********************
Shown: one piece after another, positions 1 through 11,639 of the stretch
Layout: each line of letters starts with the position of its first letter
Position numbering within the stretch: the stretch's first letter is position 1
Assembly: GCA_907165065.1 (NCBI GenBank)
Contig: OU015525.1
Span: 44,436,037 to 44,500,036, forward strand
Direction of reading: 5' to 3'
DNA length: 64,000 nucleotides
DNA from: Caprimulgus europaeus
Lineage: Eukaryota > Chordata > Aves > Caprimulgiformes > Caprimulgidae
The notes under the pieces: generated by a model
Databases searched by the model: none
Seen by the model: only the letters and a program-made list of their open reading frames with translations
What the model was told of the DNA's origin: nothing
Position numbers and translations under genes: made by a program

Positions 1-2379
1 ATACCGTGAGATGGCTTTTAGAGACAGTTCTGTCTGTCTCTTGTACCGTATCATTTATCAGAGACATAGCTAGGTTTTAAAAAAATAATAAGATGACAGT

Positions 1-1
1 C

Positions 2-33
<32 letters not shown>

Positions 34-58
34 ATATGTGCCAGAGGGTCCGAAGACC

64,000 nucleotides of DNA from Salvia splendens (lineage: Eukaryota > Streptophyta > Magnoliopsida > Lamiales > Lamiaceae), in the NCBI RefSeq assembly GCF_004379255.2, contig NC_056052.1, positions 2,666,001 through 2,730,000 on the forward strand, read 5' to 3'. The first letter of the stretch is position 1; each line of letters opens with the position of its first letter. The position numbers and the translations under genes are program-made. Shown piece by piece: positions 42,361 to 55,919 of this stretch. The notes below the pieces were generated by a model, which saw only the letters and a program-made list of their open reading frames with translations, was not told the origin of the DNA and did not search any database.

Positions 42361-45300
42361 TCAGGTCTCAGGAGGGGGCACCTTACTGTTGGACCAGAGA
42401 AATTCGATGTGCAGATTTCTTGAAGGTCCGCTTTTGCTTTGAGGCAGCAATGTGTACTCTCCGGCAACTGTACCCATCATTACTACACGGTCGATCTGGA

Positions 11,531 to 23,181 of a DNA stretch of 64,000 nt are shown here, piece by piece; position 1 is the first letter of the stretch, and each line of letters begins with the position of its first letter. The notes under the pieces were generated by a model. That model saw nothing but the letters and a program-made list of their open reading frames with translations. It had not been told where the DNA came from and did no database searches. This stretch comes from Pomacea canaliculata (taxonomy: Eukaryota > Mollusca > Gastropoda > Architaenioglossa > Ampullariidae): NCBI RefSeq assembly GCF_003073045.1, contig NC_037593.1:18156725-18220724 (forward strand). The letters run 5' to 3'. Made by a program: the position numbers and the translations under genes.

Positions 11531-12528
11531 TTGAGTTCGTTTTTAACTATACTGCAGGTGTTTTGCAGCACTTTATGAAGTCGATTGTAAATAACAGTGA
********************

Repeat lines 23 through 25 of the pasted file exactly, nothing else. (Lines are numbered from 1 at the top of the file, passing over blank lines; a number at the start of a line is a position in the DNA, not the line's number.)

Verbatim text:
34 ATATGTGCCAGAGGGTCCGAAGACC

64,000 nucleotides of DNA from Salvia splendens (lineage: Eukaryota > Streptophyta > Magnoliopsida > Lamiales > Lamiaceae), in the NCBI RefSeq assembly GCF_004379255.2, contig NC_056052.1, positions 2,666,001 through 2,730,000 on the forward strand, read 5' to 3'. The first letter of the stretch is position 1; each line of letters opens with the position of its first letter. The position numbers and the translations under genes are program-made. Shown piece by piece: positions 42,361 to 55,919 of this stretch. The notes below the pieces were generated by a model, which saw only the letters and a program-made list of their open reading frames with translations, was not told the origin of the DNA and did not search any database.

Positions 42361-45300